Hi Neighbour!

Mr. Rogers

Neighbour Discovery Protocol (NDP) is more than just an IPv6 version of ARP (Address Resolution Protocol). It really is Neighbour Discovery, handling Layer 2 MAC address resolution, but also router discovery, and even better path handling (Redirection).

ARP is a funny protocol, as it isn't part of the IPv4 suite, but IPv4 will not work without it. The creators of IPv6, were looking for an inclusive method (e.g. part of the IPv6 protocol) to accomplish MAC Address resolution. They chose to use ICMPv6, which is a Layer 4 protocol.

But how does one use a Layer 4 (L4) protocol to resolve Layer 2 (L2) information (the MAC address) when both L2 and L3 information is needed before the packet requesting Address Resolution can be sent?

ND Addressing

To answer this question, some special L3 addresses had to be created. The first is the Link-Local address, a non-routable address limited to the scope of the link (think broadcast domain), and always start with FE80.

The second involves multicast. Since it was decided that broadcast wouldn't be used in IPv6 (since every end-station must listen to broadcast), a few special multicast addresses would be created.

An example of the Solicited Node Address where the L3 address is: 2001:db8:ebbd:0:5066:64f6:547e:4872 would be ff02::1:ff7e:4872

ND Functions

Neighbour Discovery (ND) does more than just MAC Address Resolution. It also performs:

In the early days of IPv4, duplicate addresses on the network was easy to do, since there was no automatic way to get an address (pre-DHCP), and addresses were manually entered. Creating a list of used addresses was quite common, some even used MS Excel. After DHCP had been created, duplicate addresses seemed like a thing of the past. But then VMs (Virtual Machines) came along, and cloning VMs became common. A clone which included the MAC address, would get the same IP address from the DHCP server as the original (one reason why DHCPv6 does not use a simple MAC address as an identifier).

Duplicate Address Detection

But back in the early days of creating IPv6, there was no DHCP, and the creators wanted to improved upon the situation by creating Duplicate Address Detection (DAD).

Because IPv6 nodes can create a globally unique address (GUA) without contacting any servers, using SLAAC (StateLess Auto Address Config), DAD becomes important in preventing duplicate addressing. When a node forms its GUA, it sends out a Neighbour Solicitation (NS) message to its own Solicited Node Address, similar to a gratuitous ARP in IPv4.

But the key difference from ARP is that if there isn't a duplicate address on the network, no other host will hear the NS message. Why? Because no other nodes are listening to that specific multicast address, where as ARP requires ALL nodes to listen.


Part of knowing the neighbourhood, is knowing what routers exist on the link. Communication with routers will use another special mutlicast address FF02::2.

As a host becomes active on the network, it will send Router Solicitations (RS) to the All Routers address. The routers on the link will then respond with Router Advertisements (RA), which include important bits of information, such as default gateway, prefixes defined on the link, even DNS servers.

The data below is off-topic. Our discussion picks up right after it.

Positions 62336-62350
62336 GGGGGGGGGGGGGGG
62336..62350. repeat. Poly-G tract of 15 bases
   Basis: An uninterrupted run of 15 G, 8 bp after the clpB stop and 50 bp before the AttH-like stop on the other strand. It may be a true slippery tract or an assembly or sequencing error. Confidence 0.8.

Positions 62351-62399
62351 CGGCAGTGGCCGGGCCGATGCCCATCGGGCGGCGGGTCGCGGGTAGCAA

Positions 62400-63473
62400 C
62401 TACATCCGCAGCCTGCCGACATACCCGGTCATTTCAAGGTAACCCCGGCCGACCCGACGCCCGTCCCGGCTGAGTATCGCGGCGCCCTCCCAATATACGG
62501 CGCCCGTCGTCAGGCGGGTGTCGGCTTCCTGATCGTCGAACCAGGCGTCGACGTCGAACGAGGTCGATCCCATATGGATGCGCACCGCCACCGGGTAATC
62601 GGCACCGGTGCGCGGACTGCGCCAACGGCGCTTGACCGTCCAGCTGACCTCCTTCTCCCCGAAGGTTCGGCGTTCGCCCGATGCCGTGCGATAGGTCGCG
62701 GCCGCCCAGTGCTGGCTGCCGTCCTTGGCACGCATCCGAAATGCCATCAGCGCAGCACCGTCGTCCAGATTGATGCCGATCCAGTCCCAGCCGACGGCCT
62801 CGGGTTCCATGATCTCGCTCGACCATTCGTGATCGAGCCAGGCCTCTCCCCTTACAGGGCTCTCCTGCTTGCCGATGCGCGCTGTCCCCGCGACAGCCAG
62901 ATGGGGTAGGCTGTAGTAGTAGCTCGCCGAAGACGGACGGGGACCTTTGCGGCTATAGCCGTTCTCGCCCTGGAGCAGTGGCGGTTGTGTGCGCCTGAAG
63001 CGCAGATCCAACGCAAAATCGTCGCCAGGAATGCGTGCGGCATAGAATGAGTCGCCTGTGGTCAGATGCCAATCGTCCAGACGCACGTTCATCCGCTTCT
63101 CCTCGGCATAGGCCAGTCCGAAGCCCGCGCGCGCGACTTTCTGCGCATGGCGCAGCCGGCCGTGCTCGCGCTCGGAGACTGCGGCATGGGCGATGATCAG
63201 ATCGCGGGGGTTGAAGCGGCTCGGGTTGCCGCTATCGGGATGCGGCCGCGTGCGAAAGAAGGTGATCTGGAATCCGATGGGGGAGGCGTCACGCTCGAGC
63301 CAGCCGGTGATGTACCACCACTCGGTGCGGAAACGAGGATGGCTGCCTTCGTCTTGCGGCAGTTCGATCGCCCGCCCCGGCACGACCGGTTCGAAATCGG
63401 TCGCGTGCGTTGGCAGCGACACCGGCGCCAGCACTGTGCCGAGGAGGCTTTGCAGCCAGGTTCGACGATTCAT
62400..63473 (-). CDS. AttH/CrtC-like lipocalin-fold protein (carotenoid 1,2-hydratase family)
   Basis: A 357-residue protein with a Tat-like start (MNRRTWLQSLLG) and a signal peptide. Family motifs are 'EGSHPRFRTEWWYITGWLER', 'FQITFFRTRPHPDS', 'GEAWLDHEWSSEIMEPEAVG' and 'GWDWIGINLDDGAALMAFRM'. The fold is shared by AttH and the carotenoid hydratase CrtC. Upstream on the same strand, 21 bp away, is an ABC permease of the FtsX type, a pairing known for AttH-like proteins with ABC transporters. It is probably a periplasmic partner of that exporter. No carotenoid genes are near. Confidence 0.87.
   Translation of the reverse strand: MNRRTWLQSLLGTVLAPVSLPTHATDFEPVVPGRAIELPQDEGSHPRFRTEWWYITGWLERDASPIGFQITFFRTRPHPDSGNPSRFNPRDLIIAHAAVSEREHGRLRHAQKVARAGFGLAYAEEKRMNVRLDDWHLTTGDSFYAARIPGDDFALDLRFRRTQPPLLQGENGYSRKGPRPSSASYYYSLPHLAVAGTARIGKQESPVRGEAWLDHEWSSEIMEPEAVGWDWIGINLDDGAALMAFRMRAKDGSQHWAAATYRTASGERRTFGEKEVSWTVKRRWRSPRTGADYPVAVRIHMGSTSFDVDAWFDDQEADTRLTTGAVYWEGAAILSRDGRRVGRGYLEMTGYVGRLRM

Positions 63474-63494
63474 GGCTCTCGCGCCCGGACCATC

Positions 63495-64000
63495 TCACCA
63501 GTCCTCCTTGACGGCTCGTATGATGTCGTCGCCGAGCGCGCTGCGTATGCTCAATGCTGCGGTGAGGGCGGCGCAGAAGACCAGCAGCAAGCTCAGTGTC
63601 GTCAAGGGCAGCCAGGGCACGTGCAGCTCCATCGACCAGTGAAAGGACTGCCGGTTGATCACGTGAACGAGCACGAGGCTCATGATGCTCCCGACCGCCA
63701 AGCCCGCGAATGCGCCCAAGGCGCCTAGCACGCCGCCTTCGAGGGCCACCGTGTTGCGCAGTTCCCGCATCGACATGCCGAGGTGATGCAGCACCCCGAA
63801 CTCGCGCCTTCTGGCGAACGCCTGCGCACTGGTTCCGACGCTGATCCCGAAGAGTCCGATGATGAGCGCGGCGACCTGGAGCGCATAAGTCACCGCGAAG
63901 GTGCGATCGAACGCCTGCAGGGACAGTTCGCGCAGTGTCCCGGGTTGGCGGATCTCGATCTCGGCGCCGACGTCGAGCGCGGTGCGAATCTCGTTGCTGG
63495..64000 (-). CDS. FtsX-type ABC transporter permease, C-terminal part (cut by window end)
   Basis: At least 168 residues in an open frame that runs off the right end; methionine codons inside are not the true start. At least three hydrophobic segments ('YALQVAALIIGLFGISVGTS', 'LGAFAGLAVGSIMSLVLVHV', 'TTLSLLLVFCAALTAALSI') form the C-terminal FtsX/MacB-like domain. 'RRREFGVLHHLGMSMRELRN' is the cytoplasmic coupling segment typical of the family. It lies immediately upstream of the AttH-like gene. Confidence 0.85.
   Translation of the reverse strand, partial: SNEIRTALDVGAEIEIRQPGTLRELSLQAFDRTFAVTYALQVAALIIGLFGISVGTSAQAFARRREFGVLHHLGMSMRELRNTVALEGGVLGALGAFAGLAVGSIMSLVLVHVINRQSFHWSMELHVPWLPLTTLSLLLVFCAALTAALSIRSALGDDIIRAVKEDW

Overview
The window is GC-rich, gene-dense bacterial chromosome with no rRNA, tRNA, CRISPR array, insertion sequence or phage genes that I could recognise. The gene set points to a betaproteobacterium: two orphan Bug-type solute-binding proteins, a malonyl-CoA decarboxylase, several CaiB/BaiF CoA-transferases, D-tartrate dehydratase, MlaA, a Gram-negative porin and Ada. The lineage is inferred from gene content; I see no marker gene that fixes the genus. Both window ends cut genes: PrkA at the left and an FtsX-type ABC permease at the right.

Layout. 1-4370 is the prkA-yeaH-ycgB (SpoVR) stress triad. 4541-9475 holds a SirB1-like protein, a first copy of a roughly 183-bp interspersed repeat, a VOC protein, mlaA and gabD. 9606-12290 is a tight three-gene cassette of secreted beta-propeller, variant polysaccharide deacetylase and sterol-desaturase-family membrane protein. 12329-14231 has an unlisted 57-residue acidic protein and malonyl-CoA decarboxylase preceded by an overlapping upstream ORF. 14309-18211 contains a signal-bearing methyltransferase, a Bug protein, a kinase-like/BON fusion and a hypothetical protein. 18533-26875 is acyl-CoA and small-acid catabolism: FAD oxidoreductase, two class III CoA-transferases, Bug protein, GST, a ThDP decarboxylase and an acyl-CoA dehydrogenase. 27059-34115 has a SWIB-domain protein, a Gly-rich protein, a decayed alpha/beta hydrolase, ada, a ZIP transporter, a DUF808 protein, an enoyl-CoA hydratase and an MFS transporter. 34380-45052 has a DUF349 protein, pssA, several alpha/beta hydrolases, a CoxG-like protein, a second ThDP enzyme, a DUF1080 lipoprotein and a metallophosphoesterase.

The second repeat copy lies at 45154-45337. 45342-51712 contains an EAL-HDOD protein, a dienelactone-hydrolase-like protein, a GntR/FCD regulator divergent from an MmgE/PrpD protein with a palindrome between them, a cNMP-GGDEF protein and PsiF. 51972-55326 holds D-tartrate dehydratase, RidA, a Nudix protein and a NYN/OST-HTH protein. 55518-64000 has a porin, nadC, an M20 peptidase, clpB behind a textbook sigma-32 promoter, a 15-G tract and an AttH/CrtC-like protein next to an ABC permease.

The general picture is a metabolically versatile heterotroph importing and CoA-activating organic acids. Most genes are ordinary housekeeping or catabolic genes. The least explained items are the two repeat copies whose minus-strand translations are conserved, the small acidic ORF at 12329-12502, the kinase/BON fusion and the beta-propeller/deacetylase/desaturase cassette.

On a network (shown below) where there is more than one router on the link, the default gateway router (e.g. the Production Router) may send a Redirect to host (DNS Server), stating another router (Test Network Router) on the link is a better path. The Redirect will also include the link-local address of the better path router.

Network Diagram

Unlike IPv4, next hop addresses, and default gateways are usually link-local addresses, rather than GUAs. Since link-local addresses are limited to the link, they are a good choice for next hop addresses. IPv6 Tip resist the temptation to make all router interface link-local addresses fd80::1.

Link-layer or MAC Address Resolution

Oh, and ND also does MAC Address resolution (like ARP). When Host A has the IP address, but not the MAC address of Host B, it will send a NS message to the Multicast Solicited Node address of Host B, using the last 3 bytes of the IPv6 address as the last 3 bytes of the Solicited Node Address.

Since on the average network, only one host will be listening to the Solicited Node Multicast Address, the Host B will respond with a NA which includes the destination MAC address ***.

After receiving the destination MAC address from Host B, Host A can send an IPv6 packet to Host B.

ICMPv6 and ND

ND uses the following ICMPv6 message types to discover what is happening in the neighbourhood:

Because ND uses ICMPv6 extensively, the quickest way to cut yourself off of the internet is to block all ICMPv6 traffic on your firewall. Although this is common in IPv4, resist this temptation. ICMPv6 messages are required to remain connected in IPv6.

Free IPv6 Book

If you want to learn how IPv6 really works, check out this free eBook (PDF). It is an excellent Cisco Press book published in 2013. It may not have the latest RFC references, like RFC 8200 (the IPv6 Standard RFC), but it is still a good read.

IPv6 Fundementals

Download IPv6 Fundementals

The second edition is even better (but not free)

** Fred Rogers Creative Commons

*** Of course, it is possible that the last 3 bytes of the IPv6 address will match that of another host on the network (a 1/16 million chance), but multicast will prevent the rest of the hosts on the network from hearing the idle chatter, unlike ARP.